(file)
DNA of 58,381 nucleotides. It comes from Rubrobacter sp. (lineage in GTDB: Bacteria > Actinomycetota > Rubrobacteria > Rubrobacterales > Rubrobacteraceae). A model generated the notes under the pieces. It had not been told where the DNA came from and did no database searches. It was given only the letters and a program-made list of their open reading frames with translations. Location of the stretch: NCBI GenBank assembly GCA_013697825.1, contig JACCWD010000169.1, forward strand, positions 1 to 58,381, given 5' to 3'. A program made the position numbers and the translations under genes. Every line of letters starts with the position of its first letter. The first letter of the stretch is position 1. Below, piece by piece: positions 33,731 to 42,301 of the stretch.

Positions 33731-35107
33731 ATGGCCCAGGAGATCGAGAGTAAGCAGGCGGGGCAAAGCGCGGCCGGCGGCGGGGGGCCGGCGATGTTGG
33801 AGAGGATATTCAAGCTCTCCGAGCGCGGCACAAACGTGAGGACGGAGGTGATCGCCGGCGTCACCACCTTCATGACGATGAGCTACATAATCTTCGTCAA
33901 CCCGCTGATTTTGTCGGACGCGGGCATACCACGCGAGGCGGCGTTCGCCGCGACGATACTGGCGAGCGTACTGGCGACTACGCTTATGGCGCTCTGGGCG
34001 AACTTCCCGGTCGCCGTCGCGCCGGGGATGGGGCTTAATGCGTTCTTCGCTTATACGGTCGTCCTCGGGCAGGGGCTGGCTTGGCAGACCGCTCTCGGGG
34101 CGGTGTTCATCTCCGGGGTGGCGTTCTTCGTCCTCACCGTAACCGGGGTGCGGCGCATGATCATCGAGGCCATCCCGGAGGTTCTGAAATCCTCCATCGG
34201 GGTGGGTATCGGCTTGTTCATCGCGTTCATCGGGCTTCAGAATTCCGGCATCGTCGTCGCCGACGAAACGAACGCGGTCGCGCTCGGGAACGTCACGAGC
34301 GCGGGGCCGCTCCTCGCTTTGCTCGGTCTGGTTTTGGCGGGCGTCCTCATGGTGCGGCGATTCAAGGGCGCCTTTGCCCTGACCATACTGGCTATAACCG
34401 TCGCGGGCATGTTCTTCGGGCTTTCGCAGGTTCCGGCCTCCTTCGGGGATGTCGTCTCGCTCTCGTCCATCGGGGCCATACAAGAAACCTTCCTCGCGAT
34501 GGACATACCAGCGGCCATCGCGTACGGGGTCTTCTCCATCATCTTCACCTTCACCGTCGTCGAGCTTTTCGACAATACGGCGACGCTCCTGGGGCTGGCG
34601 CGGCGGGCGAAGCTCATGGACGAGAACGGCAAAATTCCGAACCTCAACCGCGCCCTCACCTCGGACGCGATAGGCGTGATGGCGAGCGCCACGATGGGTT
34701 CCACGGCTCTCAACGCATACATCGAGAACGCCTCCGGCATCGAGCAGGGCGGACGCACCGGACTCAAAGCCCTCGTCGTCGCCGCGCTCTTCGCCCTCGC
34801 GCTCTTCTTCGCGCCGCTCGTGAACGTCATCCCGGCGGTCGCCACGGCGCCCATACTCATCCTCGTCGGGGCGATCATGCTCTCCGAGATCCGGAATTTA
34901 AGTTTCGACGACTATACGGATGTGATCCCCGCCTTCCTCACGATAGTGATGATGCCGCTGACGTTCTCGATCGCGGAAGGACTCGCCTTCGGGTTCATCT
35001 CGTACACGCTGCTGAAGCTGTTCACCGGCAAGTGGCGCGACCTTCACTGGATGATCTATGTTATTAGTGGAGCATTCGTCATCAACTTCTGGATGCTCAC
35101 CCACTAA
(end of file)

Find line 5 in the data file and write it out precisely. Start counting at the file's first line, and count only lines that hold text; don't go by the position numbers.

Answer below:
33901 CCCGCTGATTTTGTCGGACGCGGGCATACCACGCGAGGCGGCGTTCGCCGCGACGATACTGGCGAGCGTACTGGCGACTACGCTTATGGCGCTCTGGGCG